A verse is typically 16 bars which are four 4 bar sections. If your verse were 15 bars it would feel incomplete as well.
A hook is typically 8 bars which are two 4 bar sections. If it were 7 bars… yup you guessed it, it would feel incomplete. This is basic song structure.
So when you’re creating patterns with your cadences, delivery, and rhyme schemes try to structure it so that it’s 4 bars in length. And then change it as slightly or drastically as you wish for the next 4 bars.
The Perfect Length
4 bars isn’t too long nor too short. If you make drastic changes too quickly to your cadence, delivery or rhyme schemes it may come off as sounding random thus making it difficult for the listener to follow along with what you’re doing.
If you switch things up every 4 bars it’s a long enough pattern for people to follow along while preventing your patterns from being boringly predictable.
Let’s look at an example of a 4 bar pattern. We’ll call this “Pattern A”
When I say create a 4 bar pattern it doesn’t mean every bar should be exactly the same because that may be too predictable.
But rather create smaller patterns within each bar that are the same. I like to refer to these as anchor points. These are the points that you create which forms a connection from one bar to the other so that they have a strong relationship with one another. This is what creates the patterns.
Notice how Cadence 01 beat 03 and beat 04 are using the same combination of notes as Cadence 02 beat 03 and beat 04 with the exception of “an” which is leading into the next bar. Also, take notice of how there’s a pattern with the breaths or pauses which are blue.
These are the anchor points for the cadences which I also used for Cadence 03 and Cadence 04 as well to connect all 4 bars together. The only exception is Cadence 04 beat 03 but because I still have the anchor point on beat 04 there’s still a strong connection.
There are also other patterns you can pick up on such as Cadence 01 beat 01 and Cadence 03 beat 01 as well as Cadence 02 beat 01 and Cadence 04 beat 01.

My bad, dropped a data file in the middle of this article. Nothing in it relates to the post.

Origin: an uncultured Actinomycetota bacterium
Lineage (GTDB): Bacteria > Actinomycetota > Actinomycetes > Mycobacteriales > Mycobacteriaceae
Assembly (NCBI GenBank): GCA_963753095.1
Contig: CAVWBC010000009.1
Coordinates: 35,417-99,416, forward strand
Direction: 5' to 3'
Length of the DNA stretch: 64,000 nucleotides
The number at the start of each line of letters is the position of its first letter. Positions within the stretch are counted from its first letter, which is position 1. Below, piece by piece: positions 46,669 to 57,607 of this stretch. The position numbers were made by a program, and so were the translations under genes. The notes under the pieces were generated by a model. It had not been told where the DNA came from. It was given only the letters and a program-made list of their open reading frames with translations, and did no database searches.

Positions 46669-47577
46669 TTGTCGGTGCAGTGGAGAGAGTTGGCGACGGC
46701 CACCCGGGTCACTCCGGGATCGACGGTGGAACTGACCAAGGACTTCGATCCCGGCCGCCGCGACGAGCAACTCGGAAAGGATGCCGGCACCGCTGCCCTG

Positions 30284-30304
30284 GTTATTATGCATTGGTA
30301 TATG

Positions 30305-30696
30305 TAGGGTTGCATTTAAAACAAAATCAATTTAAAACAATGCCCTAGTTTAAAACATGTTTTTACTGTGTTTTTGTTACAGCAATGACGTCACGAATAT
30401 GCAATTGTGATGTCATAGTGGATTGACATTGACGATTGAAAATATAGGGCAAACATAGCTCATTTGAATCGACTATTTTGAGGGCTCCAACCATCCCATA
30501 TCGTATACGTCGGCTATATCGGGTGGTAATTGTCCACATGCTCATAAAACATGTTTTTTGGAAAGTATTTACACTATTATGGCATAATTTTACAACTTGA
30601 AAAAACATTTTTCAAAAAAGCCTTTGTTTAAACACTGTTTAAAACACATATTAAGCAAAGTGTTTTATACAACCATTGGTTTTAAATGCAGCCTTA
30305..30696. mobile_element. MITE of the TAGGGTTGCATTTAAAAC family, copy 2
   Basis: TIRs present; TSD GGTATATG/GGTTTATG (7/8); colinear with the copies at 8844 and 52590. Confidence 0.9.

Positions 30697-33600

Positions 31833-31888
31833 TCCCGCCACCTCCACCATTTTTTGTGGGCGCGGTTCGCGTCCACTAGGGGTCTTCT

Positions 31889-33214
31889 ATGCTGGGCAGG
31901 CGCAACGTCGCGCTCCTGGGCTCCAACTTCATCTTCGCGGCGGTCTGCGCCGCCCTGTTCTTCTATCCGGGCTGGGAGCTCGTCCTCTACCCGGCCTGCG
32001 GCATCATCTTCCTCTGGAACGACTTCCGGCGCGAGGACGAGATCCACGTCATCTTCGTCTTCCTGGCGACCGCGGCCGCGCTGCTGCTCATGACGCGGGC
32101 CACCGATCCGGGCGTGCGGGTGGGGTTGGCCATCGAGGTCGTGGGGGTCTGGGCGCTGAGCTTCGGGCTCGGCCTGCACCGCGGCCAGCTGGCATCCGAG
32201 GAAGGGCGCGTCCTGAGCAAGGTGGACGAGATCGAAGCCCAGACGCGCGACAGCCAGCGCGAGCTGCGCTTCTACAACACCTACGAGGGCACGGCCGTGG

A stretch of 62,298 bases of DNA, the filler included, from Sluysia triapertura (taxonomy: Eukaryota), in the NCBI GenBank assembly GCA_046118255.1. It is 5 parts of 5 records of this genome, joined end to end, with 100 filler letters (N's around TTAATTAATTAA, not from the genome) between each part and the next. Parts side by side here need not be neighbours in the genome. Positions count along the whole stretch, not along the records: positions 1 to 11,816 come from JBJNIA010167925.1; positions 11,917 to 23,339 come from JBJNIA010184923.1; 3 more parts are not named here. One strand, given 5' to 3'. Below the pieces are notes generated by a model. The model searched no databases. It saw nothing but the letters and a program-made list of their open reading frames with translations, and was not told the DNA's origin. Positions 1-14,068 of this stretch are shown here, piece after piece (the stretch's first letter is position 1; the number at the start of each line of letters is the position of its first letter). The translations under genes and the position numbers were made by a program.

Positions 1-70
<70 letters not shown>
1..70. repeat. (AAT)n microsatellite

Notice how these patterns are on the same beat? This is what gives them such a strong connection regardless that there’s a bar between them that doesn’t match. This is what you call a Cadence Scheme and it works just like a rhyme scheme accept it’s with cadences.
Speaking of rhyme schemes, notice how I’m rhyming on the 4th beat of every bar? This is the anchor point for the rhymes. So not only is there a pattern (anchor point) with the cadences but with the rhymes as well.
From a delivery standpoint, I would also likely say all the rhymes on the 4th beat close to the same tone to create an anchor point with my delivery as well.
Now that you understand what makes this 4 bar pattern work what about the next 4 bar pattern? Well, you can make each 4 bar pattern unique or you can cycle back through them if you wish and create a 4 bar pattern scheme.
4 Bar Pattern Schemes
Each Pattern Unique (16 Bar Verse)
1st 4 bar section – Pattern A (bar 01-04)
2nd 4 bar section – Pattern B (bar 05-08)
3rd 4 bar section – Pattern C (bar 09- 12)
4th 4 bar section – Pattern D (bar 13-16)
4 Bar Pattern Scheme (16 Bar Verse)
1st 4 bar section – Pattern A (bar 01-04)
2nd 4 bar section – Pattern B (bar 05-08)